Three attributes of a great team

Great teams don’t form by accident. They take work to form, pulling individuals together so that the team truly is greater than the sum of its parts. The best teams I worked with had 3 things in common: a unifying vision of who the team is, trust, and a big, hairy, audacious goal.

Unifying Vision

Before a team can form, there must be some reason for the team to exist in the first place. For a sports team, such as a baseball team, the game itself can bring the team together; 18 individuals can’t play baseball by themselves. A good coach will provide a more detailed vision: we’re going to be a team focussed on great fielding, or all-start pitching, or powerhouse offense. This focus gives charecter to the team and gives it an identity that it can rally around.


Trust is essential among team members. Patrick Lencioni labels lack of trust as the first dysfunction of a team. Trust is essential for a team to accomplish amazing results. How can a team accomplish greatness if team members don’t trust that another teammate will do what they say they will do? If there is a lack of trust, team members will question eachother’s motives and time is wasted on infighting instead of getting results.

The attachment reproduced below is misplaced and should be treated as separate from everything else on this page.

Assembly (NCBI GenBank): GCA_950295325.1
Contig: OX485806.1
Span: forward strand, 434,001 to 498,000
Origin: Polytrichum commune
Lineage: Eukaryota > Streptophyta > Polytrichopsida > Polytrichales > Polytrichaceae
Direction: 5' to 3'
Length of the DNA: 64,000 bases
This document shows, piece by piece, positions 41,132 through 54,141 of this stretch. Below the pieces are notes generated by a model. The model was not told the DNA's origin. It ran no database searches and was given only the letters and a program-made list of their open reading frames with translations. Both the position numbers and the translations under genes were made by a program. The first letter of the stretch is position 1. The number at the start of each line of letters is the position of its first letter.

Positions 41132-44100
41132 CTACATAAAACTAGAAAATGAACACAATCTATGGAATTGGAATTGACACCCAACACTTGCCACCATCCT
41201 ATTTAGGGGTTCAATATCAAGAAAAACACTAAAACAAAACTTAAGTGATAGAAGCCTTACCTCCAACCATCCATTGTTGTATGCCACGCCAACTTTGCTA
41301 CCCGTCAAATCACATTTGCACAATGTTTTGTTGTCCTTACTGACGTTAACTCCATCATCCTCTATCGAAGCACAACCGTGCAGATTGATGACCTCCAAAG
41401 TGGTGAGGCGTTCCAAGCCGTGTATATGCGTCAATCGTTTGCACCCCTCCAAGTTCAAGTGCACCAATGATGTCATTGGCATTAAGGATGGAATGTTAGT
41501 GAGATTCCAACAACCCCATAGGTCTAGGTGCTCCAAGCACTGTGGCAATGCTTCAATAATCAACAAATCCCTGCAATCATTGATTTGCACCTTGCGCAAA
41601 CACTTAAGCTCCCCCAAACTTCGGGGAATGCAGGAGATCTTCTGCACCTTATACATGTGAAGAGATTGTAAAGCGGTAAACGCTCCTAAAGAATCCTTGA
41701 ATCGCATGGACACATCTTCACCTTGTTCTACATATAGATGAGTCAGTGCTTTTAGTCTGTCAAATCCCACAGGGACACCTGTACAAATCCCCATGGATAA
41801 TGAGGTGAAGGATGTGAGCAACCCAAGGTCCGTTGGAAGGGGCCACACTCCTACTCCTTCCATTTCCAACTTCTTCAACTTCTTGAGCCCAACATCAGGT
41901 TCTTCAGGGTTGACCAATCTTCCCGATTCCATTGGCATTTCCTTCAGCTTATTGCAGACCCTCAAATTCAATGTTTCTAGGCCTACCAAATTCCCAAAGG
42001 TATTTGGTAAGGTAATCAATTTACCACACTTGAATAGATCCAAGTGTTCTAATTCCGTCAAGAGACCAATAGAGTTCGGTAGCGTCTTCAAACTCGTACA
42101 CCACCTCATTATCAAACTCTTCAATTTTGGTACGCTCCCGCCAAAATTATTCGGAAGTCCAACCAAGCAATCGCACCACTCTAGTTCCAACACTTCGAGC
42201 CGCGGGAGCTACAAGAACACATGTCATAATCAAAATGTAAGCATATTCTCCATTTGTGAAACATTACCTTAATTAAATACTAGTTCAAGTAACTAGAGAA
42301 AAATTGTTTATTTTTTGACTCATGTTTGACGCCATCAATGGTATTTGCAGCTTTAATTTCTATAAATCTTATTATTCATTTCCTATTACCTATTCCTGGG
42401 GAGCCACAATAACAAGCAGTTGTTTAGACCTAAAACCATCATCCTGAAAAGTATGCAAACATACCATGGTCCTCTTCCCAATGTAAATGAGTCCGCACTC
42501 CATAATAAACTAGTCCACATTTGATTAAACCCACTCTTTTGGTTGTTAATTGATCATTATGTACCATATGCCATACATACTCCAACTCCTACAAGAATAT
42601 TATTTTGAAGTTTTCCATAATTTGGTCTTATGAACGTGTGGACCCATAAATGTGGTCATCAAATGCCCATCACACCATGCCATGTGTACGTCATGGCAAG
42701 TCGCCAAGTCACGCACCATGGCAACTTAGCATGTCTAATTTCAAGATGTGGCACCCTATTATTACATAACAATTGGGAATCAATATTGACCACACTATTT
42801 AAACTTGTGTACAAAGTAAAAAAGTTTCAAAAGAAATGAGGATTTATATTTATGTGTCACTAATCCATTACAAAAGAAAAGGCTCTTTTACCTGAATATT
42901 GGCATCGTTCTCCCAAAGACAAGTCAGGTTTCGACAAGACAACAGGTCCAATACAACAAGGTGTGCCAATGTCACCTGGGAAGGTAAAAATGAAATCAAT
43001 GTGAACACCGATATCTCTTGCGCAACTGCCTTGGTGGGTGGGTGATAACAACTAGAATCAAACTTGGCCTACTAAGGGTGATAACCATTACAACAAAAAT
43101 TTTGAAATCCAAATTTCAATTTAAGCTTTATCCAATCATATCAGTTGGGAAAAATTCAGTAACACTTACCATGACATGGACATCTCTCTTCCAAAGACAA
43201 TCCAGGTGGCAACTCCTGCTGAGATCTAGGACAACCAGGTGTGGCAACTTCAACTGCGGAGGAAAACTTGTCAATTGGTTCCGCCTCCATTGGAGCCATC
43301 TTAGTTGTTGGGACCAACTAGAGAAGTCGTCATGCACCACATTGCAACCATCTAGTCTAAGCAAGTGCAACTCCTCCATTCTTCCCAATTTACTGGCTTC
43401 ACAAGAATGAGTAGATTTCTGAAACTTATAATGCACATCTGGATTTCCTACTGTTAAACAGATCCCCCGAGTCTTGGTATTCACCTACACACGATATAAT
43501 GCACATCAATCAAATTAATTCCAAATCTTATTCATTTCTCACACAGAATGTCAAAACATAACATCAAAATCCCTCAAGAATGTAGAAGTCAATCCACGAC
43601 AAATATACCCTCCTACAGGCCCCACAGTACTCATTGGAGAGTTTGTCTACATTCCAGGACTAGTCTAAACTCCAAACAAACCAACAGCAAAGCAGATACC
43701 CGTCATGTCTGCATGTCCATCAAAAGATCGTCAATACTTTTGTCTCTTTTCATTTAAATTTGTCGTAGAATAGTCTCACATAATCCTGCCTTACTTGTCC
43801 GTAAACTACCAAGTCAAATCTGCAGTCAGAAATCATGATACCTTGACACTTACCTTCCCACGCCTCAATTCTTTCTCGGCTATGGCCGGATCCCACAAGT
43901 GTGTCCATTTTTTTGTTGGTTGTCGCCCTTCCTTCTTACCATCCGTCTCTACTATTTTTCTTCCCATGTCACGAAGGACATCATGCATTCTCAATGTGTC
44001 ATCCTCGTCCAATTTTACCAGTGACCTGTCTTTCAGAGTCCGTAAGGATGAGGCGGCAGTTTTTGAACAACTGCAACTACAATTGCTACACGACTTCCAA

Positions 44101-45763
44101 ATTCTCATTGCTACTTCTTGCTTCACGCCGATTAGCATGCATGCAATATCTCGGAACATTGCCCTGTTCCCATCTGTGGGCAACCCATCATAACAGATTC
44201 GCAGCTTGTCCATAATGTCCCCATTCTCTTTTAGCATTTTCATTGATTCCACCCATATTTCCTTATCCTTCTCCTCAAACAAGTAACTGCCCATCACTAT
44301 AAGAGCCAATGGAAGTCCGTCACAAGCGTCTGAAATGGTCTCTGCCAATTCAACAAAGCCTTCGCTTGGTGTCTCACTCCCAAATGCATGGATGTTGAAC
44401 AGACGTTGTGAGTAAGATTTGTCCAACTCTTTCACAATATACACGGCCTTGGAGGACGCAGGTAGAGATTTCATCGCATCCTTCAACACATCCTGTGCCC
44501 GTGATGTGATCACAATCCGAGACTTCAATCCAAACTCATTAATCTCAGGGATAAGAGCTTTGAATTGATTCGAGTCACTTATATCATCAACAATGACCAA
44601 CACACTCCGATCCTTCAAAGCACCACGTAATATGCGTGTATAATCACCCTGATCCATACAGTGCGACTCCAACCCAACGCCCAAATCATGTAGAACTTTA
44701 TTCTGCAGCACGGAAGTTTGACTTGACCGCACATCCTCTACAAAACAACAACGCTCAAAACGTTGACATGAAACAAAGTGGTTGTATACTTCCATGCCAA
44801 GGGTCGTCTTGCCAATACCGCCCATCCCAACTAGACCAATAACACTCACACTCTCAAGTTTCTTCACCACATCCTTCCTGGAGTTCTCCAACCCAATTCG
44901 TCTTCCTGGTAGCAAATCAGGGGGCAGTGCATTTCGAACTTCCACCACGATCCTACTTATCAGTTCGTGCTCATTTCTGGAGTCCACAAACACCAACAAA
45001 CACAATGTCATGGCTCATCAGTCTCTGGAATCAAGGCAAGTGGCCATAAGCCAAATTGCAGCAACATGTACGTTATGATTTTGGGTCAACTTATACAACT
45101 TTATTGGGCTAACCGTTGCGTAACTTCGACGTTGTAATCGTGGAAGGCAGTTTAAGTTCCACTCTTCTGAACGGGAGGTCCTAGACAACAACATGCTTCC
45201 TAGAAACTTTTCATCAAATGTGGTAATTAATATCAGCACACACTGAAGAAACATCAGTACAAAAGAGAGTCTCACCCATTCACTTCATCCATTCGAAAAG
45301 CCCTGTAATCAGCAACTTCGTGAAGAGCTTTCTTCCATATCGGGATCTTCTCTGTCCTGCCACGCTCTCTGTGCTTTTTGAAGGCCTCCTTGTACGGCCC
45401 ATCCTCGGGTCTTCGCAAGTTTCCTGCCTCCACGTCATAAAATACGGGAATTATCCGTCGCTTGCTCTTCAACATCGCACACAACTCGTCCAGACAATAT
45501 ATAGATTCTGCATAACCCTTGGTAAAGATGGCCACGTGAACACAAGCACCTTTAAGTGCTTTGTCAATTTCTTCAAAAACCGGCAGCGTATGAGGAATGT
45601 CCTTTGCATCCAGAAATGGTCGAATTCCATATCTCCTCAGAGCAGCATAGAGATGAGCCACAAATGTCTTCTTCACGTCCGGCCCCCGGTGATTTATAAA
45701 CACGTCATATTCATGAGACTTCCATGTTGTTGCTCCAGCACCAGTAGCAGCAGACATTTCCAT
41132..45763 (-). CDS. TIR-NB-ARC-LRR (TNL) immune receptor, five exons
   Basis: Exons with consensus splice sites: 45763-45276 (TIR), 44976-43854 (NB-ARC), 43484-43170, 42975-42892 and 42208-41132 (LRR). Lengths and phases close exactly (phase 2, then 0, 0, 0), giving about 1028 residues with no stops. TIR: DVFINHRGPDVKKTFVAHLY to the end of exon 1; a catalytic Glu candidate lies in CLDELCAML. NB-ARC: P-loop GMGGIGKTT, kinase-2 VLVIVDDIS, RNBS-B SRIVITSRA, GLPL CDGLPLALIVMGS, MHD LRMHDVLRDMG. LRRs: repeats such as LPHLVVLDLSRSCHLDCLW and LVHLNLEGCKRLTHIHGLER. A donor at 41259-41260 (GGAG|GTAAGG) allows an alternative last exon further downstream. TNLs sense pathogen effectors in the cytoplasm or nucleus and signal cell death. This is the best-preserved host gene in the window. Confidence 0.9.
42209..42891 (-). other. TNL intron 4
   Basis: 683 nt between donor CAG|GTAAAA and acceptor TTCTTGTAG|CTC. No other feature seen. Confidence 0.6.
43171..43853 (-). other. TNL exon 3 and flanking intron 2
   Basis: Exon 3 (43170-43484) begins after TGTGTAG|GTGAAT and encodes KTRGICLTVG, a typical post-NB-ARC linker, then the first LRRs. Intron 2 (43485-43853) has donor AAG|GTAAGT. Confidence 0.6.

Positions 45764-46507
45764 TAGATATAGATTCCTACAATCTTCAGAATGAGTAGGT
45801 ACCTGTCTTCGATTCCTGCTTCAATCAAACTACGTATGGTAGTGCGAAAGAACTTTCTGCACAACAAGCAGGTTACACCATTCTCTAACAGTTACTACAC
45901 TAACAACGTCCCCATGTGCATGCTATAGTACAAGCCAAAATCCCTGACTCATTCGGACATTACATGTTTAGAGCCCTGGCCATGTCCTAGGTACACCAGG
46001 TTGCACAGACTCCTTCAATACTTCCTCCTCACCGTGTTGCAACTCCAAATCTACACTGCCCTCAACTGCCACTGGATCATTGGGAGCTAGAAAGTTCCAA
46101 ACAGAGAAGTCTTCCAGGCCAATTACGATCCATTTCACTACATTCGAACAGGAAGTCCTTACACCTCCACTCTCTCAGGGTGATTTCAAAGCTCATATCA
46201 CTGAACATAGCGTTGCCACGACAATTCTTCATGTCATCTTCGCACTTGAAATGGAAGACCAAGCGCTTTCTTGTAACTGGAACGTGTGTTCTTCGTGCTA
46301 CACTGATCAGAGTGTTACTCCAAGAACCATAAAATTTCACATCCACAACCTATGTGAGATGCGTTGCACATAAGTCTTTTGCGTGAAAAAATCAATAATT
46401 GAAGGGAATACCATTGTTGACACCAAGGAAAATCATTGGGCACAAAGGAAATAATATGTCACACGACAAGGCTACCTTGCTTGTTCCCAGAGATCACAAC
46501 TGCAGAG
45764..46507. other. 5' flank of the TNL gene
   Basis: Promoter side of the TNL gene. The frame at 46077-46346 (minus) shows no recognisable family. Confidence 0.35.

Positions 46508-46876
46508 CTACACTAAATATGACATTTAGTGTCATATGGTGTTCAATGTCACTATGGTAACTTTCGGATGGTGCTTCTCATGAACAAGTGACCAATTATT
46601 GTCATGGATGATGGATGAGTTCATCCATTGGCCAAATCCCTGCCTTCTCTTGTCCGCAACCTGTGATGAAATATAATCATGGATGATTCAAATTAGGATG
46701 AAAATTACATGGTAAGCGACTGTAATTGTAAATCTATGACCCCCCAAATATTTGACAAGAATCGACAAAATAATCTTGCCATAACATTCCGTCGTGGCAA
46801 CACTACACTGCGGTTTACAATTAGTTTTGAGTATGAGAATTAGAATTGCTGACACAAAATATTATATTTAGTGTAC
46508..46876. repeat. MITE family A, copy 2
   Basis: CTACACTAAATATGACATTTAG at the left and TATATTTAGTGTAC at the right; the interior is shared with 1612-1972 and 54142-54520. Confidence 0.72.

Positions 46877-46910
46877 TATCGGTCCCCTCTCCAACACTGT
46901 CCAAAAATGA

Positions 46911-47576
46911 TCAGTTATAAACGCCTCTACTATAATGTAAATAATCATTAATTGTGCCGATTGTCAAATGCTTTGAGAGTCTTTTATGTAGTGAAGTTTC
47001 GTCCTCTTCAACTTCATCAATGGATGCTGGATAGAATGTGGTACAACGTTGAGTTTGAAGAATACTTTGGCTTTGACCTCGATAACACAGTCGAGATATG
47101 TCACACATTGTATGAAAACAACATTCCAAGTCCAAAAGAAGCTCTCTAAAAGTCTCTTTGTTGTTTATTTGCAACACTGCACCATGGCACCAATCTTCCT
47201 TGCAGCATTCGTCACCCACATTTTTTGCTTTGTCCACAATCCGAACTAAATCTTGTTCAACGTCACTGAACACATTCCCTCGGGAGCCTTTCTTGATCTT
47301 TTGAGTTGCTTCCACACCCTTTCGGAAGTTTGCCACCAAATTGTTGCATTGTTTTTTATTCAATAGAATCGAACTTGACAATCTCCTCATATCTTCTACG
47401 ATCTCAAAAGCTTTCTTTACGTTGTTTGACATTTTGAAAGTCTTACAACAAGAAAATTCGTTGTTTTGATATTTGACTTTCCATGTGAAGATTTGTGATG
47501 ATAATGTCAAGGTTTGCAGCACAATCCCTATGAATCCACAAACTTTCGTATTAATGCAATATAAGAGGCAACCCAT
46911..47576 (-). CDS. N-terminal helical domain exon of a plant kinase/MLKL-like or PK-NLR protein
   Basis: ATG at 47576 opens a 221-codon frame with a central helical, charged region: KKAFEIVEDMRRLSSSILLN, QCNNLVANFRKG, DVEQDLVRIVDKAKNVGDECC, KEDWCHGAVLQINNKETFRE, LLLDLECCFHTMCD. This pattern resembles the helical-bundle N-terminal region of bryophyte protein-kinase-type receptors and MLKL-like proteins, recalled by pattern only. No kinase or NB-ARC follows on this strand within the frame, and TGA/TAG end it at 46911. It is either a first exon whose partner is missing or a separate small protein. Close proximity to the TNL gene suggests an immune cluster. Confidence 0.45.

Trust is not an easy thing to develop. “Trust falls” and other team building activities may build a small amount of trust, but there is no cure for lack of trust other than time. “Time heals all wounds”, but if used intentionally, it also builds trust as small committments are accomplished each day to build trust up slowly.

Big, Hairy, Audacious Goal (BHAG)

In “Built to Last”, Jim Collins and Jerry Porras coined the term “Big Hairy, Audacious Goal”, or BHAG for short, as a goal that is a mid to long-term goal that is worthwhile, yet lies just out of reach. For a team, a BHAG is only achievable when everyone is working together. It’s such a large goal that no one person could accomplish it on their own. Only through team work and hard efforts can the goal be achieved.

In sports, this may look like a coach rallying his team of underdogs to a championship, taking on impossible odds, and still ending up on top. I’m reminded of my Cincinnati Reds and the 1990 season where they went wire to wire, advanced to the National League pennant, then were faced with the Oakland A’s and their ‘Dynasty’ in the World Series. The Reds werethe underdogs in the series, but the crappy team with ‘Da Nasty’ boys in the bullpen swept the Oakland A’s 4 games to 0.

A BHAG may sound ridiculous, like the underdogs sweeping the opposing team. It may seem impossible. But in my career, the best teams I’ve coached were forged in the fire of battling a BHAG. By overcoming adversity and accomplishing the seemingly impossible, anything else thrown at the team felt like a walk in the park. In such a battle, trust will be required, but if the team consists of the right people, they will deliver and build trust at a phenomonal rate. And it’s teams like these that we look back on and marvel at all that we were able to accomplish together.